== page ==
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Plywood Scarf And Butt Joints

Long lengths of plywood are becoming increasingly difficult to obtain. Tests on standard 4'x8' sheets, joined using one of the methods detailed below have proven to be as strong, or stronger, than the plywood being joined.

Butt Joints

Butt joints are usually detailed in the plans, but basically consist of butting panels of plywood backed up with a butt block of the same thickness (minimum) as the plywood planking, extending 4" or more on each side of the joint. Butt joints can be glued without fasteners only if epoxy adhesives are used. Fastenings, when used, should be spaced about 2" apart and 1" from edges. When butt joining 1/4" panels with 1/4" butt blocks, screws that will not project through the opposite side have little holding power. Usually 3/4" bronze screws are used and the points projecting on the butt block side are ground flush. It is best that the screws penetrate fully, through both planking and butt block, regardless of their combined thickness. Butt joints tend to flatten the joined area, so care must be taken to join in the flattest section of the boat possible. Usual practice is to fit one planking panel to the boat, fasten in place, and then fit the butt blocks BETWEEN the longitudinals such as battens, keel, chine or sheer. Follow with the joining panel. If epoxy adhesives are used, without fasteners, it is preferable to rough cut the joining panels and pre-join them on a flat surface so proper bonding pressure can be applied, either by weights or temporary fasteners.

Scarf Joints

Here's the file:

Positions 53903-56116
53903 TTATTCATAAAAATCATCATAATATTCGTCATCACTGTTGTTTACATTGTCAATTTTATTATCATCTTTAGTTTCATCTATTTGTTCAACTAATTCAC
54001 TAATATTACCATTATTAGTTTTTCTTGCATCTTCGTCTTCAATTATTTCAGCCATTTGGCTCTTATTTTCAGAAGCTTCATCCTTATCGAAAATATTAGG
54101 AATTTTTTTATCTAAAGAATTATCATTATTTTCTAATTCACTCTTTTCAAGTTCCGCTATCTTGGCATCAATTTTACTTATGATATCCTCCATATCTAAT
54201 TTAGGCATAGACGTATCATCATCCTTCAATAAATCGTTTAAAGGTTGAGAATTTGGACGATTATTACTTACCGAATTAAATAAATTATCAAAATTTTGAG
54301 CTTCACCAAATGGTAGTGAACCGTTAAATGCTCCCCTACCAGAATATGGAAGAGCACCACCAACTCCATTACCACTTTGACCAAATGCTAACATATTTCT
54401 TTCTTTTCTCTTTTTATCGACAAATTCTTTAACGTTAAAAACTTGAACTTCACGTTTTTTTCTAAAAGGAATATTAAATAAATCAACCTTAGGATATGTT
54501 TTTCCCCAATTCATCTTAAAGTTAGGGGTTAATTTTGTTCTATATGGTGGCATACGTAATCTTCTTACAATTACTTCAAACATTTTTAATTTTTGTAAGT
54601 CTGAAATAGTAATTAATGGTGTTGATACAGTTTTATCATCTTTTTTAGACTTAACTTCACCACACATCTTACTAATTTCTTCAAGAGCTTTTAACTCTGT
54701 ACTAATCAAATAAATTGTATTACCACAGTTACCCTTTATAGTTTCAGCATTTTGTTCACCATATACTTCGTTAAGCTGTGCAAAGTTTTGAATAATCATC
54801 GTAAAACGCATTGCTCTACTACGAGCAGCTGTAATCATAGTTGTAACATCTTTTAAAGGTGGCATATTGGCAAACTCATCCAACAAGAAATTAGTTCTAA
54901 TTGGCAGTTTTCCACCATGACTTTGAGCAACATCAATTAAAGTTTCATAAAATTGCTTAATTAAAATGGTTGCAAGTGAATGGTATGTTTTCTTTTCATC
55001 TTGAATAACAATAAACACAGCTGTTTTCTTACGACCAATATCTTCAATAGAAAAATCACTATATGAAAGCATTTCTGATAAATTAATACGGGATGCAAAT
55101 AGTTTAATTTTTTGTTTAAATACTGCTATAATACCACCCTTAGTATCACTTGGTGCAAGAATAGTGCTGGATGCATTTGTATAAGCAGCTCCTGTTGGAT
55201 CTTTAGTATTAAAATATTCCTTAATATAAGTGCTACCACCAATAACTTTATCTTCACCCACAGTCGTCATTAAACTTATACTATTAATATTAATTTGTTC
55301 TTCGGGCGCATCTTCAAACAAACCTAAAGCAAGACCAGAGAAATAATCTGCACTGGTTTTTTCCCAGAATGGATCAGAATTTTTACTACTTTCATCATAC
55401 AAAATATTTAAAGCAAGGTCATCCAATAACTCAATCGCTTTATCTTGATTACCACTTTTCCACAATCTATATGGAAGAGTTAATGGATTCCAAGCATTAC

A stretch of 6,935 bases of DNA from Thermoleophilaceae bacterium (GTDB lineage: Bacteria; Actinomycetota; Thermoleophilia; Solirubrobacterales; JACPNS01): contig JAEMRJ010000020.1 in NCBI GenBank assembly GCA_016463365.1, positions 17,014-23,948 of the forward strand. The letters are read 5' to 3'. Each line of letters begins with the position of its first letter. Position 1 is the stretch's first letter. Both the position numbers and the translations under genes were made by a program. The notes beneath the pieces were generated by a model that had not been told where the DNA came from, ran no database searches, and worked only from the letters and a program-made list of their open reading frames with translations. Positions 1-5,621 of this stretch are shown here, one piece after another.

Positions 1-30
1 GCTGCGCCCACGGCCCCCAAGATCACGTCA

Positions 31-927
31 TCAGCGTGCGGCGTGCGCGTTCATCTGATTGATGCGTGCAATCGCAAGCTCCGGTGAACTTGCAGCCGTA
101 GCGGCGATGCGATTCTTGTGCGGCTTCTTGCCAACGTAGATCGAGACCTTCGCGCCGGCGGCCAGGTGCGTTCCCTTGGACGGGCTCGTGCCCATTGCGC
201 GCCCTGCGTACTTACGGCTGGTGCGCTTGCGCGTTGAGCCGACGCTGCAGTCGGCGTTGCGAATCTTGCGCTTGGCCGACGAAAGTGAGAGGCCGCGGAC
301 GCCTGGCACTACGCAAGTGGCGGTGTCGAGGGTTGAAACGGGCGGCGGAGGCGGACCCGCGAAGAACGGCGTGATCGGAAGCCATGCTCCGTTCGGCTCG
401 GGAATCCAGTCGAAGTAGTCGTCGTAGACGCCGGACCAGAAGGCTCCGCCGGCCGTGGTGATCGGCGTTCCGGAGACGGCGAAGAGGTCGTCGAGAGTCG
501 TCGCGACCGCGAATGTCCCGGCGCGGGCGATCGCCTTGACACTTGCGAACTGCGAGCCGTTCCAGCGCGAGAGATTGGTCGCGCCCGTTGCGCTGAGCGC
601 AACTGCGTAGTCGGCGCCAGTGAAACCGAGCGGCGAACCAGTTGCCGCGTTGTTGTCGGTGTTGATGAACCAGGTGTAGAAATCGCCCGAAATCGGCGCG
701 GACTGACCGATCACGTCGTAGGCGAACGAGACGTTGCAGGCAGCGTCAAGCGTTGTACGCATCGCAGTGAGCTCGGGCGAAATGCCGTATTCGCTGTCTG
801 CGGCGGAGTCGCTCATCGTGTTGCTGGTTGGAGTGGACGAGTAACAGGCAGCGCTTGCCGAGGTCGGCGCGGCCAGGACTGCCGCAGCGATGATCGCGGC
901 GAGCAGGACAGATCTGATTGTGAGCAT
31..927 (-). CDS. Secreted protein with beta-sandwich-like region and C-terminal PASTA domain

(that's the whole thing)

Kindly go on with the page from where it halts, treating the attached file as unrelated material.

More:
The scarf joint shown is at a ratio of 1:12 but some use a 1:10 ratio up to 1/2" and 1:8 for thicker plywood. The scarf joint length is found by multiplying the thickness of the plywood being joined by the ratio. As an example, at a 1:12 ratio, 1/4" thick plywood would have a scarf joint length of 3". Always cut the plywood panels to the minimum width as wide panels are more difficult to join. As shown in the sketch, the two plywood panels to be scarf-joined are aligned on the edge of a flat table or a sheet of 3/4" plywood. The upper panel is set back from the lower panel the distance of the scarf joint. Align the edges of the two plywood panels to be joined, the table or work surface, and the clamping block, so they are precisely parallel. Clamp, nail, or screw the block through both panels to the table or work surface. Both plywood panels are tapered simultaneously with a hand or power plane, or a disc sander for preliminary rough cutting. The panels are finished to a smooth surface with a long base joiner or smooth plane, or use extensions clamped to the side of the plane if the base is not long enough to extend from the block to the table edge and provide planing movement. Either resorcinol or epoxy adhesives can be used, although the latter is preferable for most because of its gap filling properties. Remove the panels from the fixture and give both surfaces a liberal coat of glue. (Pre-coating the mating surfaces when using epoxy products is advised). Place plastic film between the work surfaces to prevent them from being glued to the joining plywood panels and use finishing nails, driven through the scarf joint into the table, to prevent slipping. Screw or nail the blocking clamp over the joint with enough temporary fasteners to provide solid, even pressure until the glue sets. When gluing with epoxy, avoid excessive pressure that forces much of the glue out. CAUTION: Be sure the joint is left at the recommended temperature until final curing. At lower temperatures, use plastic, cardboard, or a blanket to make a hood or "tent" over the joint with an electric light as a heater, or an electric heater, to maintain the proper temperature. The holes caused by temporary fasteners can be filled with a hard-setting putty. Always use scarf joints in the flattest area of the boat and place the leading exterior edge of the scarf toward the stern.

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